Saturday, October 17, 2015

Book review: Bartleby, the Scrivener

A short story by Herman Melville (1819-1891) 
First published 1853 in Putnam's Magazine, and later in Melville's The Piazza Tales in 1856.

If you can read Bartleby without suspecting, nay, without more or less believing that it was written by Dickens, you can take pride in your mental discipline whilst reading. I confess that I briefly searched for Bartleby in my rumpled collection of Dickens, which of course does not include The Piazza Tales.

None of Melville's notorious South Sea elements here. This is straightforward, 19th century prose set in 19th century Wall Street with shabby, luridly eccentric antebellum characters including the narrator and his bedeviled scrivener (copyist), Bartleby.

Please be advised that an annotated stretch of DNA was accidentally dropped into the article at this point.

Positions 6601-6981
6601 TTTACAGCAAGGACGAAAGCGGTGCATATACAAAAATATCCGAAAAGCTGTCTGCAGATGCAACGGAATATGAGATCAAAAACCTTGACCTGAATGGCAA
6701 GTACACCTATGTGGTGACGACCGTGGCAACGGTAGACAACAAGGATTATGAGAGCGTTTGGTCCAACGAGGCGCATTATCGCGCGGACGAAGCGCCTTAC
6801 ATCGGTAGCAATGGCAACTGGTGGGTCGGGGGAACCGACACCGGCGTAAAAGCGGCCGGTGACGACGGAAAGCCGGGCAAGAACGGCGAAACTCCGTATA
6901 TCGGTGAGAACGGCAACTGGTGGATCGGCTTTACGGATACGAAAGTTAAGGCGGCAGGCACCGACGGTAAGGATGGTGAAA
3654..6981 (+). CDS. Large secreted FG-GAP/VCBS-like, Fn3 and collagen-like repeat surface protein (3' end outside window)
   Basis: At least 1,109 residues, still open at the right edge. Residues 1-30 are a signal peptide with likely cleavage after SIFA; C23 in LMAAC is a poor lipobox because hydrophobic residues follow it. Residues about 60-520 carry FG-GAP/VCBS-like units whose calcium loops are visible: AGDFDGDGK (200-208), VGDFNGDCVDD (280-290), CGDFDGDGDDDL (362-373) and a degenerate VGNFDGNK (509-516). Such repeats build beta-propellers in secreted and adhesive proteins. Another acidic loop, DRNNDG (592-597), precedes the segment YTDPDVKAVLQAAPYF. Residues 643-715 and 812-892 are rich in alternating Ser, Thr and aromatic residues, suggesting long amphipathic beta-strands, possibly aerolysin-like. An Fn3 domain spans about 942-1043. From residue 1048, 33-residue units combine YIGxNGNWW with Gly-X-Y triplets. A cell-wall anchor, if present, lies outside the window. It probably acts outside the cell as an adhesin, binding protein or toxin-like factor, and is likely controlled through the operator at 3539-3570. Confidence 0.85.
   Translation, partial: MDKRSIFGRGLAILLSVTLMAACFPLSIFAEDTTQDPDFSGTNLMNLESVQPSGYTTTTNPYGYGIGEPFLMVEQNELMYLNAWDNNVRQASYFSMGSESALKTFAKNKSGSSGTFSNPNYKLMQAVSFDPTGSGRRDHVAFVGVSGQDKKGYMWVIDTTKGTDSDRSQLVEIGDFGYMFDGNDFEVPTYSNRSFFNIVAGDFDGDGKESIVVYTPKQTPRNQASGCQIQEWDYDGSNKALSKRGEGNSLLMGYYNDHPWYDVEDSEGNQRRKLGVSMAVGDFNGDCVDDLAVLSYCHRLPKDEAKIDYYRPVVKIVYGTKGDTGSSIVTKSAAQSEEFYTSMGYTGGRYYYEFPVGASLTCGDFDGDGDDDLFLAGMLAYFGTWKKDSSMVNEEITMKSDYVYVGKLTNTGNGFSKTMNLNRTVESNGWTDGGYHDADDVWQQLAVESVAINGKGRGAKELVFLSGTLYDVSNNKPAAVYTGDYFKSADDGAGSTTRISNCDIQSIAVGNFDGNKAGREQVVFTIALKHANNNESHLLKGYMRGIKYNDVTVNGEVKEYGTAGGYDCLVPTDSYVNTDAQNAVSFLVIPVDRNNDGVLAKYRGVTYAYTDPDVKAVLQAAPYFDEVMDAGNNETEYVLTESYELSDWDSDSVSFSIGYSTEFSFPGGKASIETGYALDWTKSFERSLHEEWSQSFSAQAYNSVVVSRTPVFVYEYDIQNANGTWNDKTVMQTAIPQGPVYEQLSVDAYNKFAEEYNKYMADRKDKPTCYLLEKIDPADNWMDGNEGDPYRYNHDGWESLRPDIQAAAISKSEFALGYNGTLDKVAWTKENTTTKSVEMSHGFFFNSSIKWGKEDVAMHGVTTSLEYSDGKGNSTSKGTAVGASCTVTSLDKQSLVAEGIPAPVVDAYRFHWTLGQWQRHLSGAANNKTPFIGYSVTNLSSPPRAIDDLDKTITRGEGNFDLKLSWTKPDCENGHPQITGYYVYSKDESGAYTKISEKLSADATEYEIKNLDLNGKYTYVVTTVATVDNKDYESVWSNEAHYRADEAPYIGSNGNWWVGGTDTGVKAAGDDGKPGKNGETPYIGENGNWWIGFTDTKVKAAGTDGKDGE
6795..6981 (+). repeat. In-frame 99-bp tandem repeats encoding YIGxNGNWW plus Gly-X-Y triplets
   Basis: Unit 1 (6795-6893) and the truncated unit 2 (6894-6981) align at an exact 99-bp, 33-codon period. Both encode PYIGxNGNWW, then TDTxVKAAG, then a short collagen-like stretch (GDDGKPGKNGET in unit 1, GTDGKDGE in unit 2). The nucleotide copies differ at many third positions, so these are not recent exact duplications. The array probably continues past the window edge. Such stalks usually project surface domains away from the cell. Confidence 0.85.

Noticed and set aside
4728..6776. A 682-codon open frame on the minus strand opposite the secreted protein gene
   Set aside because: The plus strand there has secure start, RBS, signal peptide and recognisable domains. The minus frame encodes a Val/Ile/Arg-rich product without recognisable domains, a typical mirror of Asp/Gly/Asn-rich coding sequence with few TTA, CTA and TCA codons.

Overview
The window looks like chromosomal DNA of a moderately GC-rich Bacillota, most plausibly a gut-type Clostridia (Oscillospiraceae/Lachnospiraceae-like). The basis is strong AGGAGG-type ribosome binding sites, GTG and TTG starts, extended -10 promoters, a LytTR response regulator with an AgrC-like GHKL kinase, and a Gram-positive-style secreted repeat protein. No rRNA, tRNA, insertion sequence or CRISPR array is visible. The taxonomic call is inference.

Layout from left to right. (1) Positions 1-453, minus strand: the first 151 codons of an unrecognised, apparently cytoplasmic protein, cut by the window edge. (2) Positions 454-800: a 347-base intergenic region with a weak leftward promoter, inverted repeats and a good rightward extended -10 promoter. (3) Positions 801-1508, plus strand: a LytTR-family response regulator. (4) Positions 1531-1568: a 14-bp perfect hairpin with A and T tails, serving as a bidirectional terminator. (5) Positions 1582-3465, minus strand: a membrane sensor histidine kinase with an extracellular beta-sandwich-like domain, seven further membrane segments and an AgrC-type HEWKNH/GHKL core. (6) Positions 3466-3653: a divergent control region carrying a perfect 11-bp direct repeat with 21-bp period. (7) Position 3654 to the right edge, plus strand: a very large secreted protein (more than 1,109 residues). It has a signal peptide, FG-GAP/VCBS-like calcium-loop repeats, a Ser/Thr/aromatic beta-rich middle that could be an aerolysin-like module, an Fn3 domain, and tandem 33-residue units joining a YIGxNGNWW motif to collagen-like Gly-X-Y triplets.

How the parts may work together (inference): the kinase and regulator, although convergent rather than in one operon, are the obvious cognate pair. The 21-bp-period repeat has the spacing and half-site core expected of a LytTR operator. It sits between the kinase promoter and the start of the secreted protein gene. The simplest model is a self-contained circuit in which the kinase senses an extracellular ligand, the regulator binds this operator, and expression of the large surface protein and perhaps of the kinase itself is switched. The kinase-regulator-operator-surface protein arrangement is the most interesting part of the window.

The circumstances of this desiccated short story are curious, even eccentric, incredulous. The withered and aloof Bartleby is presented, examined and disdained, until his very dispirited isolation makes him the object of the narrator's genuine but increasingly troubled caretaking.

Bartleby's enervating and apparently desperate ennui keep him always a step removed from the narrator's efforts to supply a little humanity in his life.

The scrivener is lonely beyond understanding. He bears almost in silence the emotional poverty that ultimately kills him.

One believes that Bartleby longed, in vain, to be able to repel the Reaper with his simple and inscrutable refrain: "I would prefer not to."

I will prefer not to re-read Melville's tale on a dreary afternoon.

Copyright © Richard Carl Subber 2015 All rights reserved.

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